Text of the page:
Fashion’s weighty problem

model photoFormer model Tenley Nordstrom discusses a constantly-debated argument from a different angle:

Just about every other week there seems to be controversy stirring up over too-thin models. The level of discussion ranges widely from, “She’s disgusting. Let her out of the camp,” to “Some people are just naturally thin!” Please allow me to shift the discussion and place the blame where the blame is due. Fashion designers. The designers, far and away, more than anybody else decide what size woman you are going to see in their clothes. They make the sample size that the model needs to wear and everyone else below them finds that girl. You know who is the last person that you should point your finger at? The model. The model is at the bottom wrung of power in the industry. Currently we watch as people in the fashion industry try to blame everyone else around them. It would be amusing if there weren’t such far reaching ramifications. Let’s take a look at this much talked about excerpt from former Australian Vogue editor Kirstie Clements’ new memoir, The Vogue Factor. Emphasis is mine.

The ‘fit’ model begins the fashion process: designer outfits are created around a live, in-house skeleton. Few designers have a curvy or petite fit model. These collections are then sent to the runway, worn by tall, pin-thin models because that’s the way the designer wants to see the clothes fall. There will also be casting directors and stylists involved who have a vision of the type of woman they envisage wearing these clothes. […]

After the shows, the collection is made available for the press to use for their shoots. These are the samples we all work with and they are obviously the size of the model who wore them on the runway. Thus, a stylist must cast a model who will fit into these tiny sizes. And they have become smaller since the early 90s. We’ve had couture dresses arrive from Europe that are so minuscule they resemble christening robes. There are no bigger samples available, and the designer probably has no interest in seeing their clothes on larger women. Many high fashion labels are aghast at the idea of producing a [Australian] size 14 [US size 10], and they certainly wouldn’t want to see it displayed in the pages of the glossies.

Do you see how that works? Do you see how the designer is the one at the top making the decisions here? Everyone else is just trying to get their job done and/or they are vapid brainwashed individuals who would cast a piece of poop if Karl Lagerfeld told them it was the new hot look. If you want a change, you need to put pressure on the designers themselves. The companies who sell you the clothes. Starting with the poor girls at the bottom of the food chain does nothing to solve this problem. They are being told what parameters to meet in order to get hired for jobs. There are multiple reasons why I think models are being chosen younger and younger, but right now let’s stick to the fact that most women can not be a healthy weight and fit into these clothes. Most NEED to starve themselves in order to get rid of their ass and their breasts – to get rid of those pesky hips. A lot of these girls tell themselves that it is normal. It’s just part of the job. It’s like being an athlete! But you know who fits into that size? Children. Children who then become adults and start starving themselves in order to keep their jobs. Most likely they will be thrown away for the new hot 15-year-old.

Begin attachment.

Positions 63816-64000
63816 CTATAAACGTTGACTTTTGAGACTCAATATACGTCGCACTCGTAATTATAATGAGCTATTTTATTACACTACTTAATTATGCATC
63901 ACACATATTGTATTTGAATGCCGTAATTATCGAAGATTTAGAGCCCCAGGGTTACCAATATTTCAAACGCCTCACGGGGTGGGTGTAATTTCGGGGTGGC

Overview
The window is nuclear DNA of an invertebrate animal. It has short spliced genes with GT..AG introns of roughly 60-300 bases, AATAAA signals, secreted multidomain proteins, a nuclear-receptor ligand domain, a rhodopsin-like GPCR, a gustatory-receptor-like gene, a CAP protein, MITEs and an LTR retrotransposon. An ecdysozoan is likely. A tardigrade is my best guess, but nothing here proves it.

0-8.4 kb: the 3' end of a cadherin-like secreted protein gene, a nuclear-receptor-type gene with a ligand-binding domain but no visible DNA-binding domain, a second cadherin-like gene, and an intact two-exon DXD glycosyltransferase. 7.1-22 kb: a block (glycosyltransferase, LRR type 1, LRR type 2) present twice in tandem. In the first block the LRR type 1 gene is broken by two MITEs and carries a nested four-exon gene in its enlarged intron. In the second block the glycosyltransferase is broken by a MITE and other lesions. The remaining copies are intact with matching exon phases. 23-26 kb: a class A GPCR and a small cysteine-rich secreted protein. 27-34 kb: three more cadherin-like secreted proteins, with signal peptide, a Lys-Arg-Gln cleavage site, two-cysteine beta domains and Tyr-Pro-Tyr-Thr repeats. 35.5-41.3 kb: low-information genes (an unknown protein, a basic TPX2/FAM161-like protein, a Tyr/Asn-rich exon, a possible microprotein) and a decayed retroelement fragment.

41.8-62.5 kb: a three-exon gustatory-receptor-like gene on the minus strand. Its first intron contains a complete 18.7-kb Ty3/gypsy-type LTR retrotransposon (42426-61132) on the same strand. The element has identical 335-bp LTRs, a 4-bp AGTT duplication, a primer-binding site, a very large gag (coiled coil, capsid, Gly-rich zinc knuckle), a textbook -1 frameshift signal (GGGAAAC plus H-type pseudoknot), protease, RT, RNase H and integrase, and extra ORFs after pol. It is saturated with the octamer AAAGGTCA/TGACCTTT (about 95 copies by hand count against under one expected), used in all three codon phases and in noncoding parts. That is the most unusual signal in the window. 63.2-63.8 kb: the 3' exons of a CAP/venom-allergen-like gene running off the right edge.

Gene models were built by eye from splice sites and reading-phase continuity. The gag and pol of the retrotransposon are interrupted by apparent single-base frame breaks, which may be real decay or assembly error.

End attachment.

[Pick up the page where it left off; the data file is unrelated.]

Stop going after these young girls.The agents, the stylists, the fashion editors and ultimately the models are just feeding into the system. This does not mean that these people bare no responsibility, they do, but they are not the root of this much-discussed problem. Do start voicing your opinions to the people who make the clothes that you buy. If you can find a brand that doesn’t use starved models for their beauty ideal, buy from them. Clements says that she supports Vogue‘s commitment not to use models under the age of 16, or who have eating disorders. She then goes on to say, “The first part you can police. The second is disingenuous nonsense, because unless you are monitoring their diet 24/7, you just can’t be sure.” You know what is a bunch of disingenuous nonsense? These so called commitments made by designers and magazines aimed at models. They know they have the power. They know they pick the models. They know they are diverting the conversation. They want you to think that they care. They want you to think that they are taking action and doing their best, but these damned models just won’t eat!! Really they just want you to shut the hell up and stop telling them how to do their jobs.



Words and picture by Tenley Nordstrom